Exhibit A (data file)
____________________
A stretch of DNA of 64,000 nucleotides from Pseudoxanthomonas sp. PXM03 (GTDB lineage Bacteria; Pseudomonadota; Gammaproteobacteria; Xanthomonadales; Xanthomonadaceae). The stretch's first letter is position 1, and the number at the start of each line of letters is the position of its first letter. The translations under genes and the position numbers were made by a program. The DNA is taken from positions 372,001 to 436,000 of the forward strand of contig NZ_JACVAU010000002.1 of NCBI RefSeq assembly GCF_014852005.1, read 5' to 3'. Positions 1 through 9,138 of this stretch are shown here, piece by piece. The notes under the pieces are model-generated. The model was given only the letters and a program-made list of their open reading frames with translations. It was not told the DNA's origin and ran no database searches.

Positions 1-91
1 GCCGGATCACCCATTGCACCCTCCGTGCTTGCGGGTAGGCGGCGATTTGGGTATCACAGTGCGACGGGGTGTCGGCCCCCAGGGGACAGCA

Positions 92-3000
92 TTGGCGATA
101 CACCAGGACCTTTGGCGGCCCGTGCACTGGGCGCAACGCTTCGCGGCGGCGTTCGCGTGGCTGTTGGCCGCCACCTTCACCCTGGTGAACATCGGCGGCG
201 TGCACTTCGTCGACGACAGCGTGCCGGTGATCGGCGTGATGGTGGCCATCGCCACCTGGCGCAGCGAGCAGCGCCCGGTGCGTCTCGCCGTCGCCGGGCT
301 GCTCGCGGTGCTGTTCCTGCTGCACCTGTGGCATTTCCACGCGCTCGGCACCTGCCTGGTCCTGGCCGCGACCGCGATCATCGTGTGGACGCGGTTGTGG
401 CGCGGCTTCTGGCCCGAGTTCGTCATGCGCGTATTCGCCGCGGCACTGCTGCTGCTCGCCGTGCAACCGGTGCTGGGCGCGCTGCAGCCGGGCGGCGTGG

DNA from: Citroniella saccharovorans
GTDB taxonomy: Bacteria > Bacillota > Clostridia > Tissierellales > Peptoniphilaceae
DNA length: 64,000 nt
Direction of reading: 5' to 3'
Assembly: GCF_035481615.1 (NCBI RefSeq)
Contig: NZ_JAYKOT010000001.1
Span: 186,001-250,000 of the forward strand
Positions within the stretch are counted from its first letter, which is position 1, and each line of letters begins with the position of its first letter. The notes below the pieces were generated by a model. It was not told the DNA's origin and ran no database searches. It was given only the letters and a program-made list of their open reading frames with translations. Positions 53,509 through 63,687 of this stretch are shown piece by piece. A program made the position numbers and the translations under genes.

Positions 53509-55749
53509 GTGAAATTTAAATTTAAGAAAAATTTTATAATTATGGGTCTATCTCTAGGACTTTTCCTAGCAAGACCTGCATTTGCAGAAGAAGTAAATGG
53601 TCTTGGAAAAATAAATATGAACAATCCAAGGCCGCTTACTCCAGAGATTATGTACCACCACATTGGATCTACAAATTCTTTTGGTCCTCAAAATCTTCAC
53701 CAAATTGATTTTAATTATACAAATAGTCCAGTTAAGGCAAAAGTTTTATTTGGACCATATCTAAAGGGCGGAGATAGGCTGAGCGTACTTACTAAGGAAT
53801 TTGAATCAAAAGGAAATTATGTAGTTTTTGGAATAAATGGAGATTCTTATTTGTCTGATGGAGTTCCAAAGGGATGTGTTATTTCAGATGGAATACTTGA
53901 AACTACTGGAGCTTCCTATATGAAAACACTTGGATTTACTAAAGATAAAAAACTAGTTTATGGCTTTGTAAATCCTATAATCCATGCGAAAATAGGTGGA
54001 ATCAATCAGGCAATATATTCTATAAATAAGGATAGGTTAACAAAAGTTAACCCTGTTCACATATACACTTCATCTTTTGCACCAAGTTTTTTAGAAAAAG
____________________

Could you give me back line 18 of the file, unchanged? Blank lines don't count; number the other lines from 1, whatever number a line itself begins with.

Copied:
Positions 53509-55749